Just as every person grieves uniquely, their bereavement support needs vary too. Some people prefer sitting individually with a counsellor while others prefer speaking on the phone or joining a group of people with similar experiences. There are several routes to accessing different types of bereavement support.

Your GP can be your gateway into many relevant services. For example, if you have a medical card and are suffering from loss, depression, anxiety, panic reactions, stress, or relationship problems, your GP can refer you to Counselling in Primary Care. Your GP can also provide you with a referral to mental health services, if you are suffering from moderate to severe mental health problems.  Finally, your GP may be aware of good-quality counsellors or support groups in your area that they can recommend.

An alternative route to relevant services is self-referral, whereby you can contact a service directly or ask a family member or friend to do it.

  • The Psychological Society of Ireland provides a list of specially trained psychologists and psychotherapists who specialise in bereavement on its website.
  • In primary care, the usual routes of psycho-social treatment such as Counselling in Primary Care and mental health services may be appropriate. In some areas, (such as the South East of the country), GPs can refer clients bereaved by sudden death to free counselling through a written request to the Regional Bereavement Care Liaison Officer.
  • For children bereaved by suicide, Barnardos provides a face-to-face suicide bereavement service for children in Cork and Dublin, and a helpline (01 473 2110) from 10am-12pm Monday to Thursday.
  • Samaritans is an organisation that provides support for those who need to talk through their concerns, worries and troubles. Their helpline (116123) operates 24 hours a day, seven days a week, and is free of charge. They also are contactable by email at or by dropping in to one of their branches in Athlone, Cork, Drogheda, Dublin, Ennis, Galway, Kilkenny, Limerick, Newbridge, Sligo, Tralee, and Waterford.
  • Túsla Family Resource Centre can also help clients navigate available resources in your area and provide counselling and support.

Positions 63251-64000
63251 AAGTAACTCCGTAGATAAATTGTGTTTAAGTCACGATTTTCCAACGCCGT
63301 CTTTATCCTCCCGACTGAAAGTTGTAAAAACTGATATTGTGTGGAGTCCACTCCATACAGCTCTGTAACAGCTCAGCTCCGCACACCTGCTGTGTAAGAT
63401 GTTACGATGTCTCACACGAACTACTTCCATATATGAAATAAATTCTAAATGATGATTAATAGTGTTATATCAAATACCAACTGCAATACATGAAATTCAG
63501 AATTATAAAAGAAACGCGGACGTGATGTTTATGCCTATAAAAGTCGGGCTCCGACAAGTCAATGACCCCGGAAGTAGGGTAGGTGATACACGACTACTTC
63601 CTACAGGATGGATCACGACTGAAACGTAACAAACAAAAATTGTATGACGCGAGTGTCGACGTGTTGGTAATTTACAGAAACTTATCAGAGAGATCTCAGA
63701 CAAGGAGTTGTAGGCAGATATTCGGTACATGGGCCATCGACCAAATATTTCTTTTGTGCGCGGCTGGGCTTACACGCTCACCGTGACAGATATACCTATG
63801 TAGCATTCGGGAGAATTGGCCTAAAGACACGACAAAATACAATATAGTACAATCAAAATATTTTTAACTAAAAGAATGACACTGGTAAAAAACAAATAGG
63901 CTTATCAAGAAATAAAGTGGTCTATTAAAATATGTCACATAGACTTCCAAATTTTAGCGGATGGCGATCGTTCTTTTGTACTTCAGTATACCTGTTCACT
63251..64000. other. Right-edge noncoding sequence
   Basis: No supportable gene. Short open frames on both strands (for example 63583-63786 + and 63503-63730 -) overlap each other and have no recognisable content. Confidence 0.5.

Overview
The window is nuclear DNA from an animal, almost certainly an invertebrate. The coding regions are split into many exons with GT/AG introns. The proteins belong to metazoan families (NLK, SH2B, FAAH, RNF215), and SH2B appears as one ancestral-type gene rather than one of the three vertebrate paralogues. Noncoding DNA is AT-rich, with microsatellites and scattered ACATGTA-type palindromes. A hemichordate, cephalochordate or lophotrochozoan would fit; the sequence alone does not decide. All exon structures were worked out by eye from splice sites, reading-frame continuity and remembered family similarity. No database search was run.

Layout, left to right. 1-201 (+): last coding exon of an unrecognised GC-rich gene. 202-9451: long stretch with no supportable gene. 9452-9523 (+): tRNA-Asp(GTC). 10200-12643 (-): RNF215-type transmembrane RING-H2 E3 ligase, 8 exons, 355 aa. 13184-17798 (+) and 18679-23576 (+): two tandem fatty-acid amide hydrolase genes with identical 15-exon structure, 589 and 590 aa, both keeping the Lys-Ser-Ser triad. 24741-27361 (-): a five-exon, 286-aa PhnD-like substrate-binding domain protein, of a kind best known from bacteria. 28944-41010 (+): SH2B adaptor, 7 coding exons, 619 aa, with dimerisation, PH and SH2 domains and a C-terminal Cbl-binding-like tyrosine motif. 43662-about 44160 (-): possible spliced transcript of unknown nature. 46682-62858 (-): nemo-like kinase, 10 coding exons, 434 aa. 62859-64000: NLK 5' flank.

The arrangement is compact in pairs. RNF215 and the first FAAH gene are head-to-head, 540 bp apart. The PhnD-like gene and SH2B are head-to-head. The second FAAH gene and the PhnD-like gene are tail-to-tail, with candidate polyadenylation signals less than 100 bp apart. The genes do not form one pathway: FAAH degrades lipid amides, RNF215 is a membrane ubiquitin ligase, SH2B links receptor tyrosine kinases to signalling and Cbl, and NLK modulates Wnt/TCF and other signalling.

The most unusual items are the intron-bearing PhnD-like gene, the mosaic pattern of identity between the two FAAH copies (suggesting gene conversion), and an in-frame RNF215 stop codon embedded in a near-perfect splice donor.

• An informative and evidence-based website for people bereaved by suicide is Healthtalkonline.

There are several additional pathways to services.Schools and colleges often have counselling services available and your workplace may have an Employee Assistance Programme that provides free access to counselling services.

If your first bereavement support experience is not what you hoped for, please try not to be discouraged. There are many quality services out there but it may take more than one attempt to find an approach that is a good fit for you. Also, what is helpful two weeks after the death may be different from what you find helpful one year later. It’s ok to change your preference and seek out alternatives. The most important thing is that you have the support you need when you need it.

Some parents delay their own counselling because they are focussed on making sure their children are coping. While it is important to ensure that children receive the support they need, remember that you can provide a model for your children. Taking care of yourself will have positive effects on your child’s recovery too.

 Spirituality, religion and beliefs

Spirituality, beliefs or religious faith can be a source of strength and may give you hope and comfort after losing a family member or friend to suicide. This can help you understand and make sense of your loss. You may find support and guidance from your church or your beliefs. However, people who experience death by suicide, often review and question their faith and beliefs. It is likely that long held beliefs that once helped you to make sense of life or were a comfort in difficult times, are now challenged or no longer have meaning. You may find it helpful to discuss this with a friend or a professional.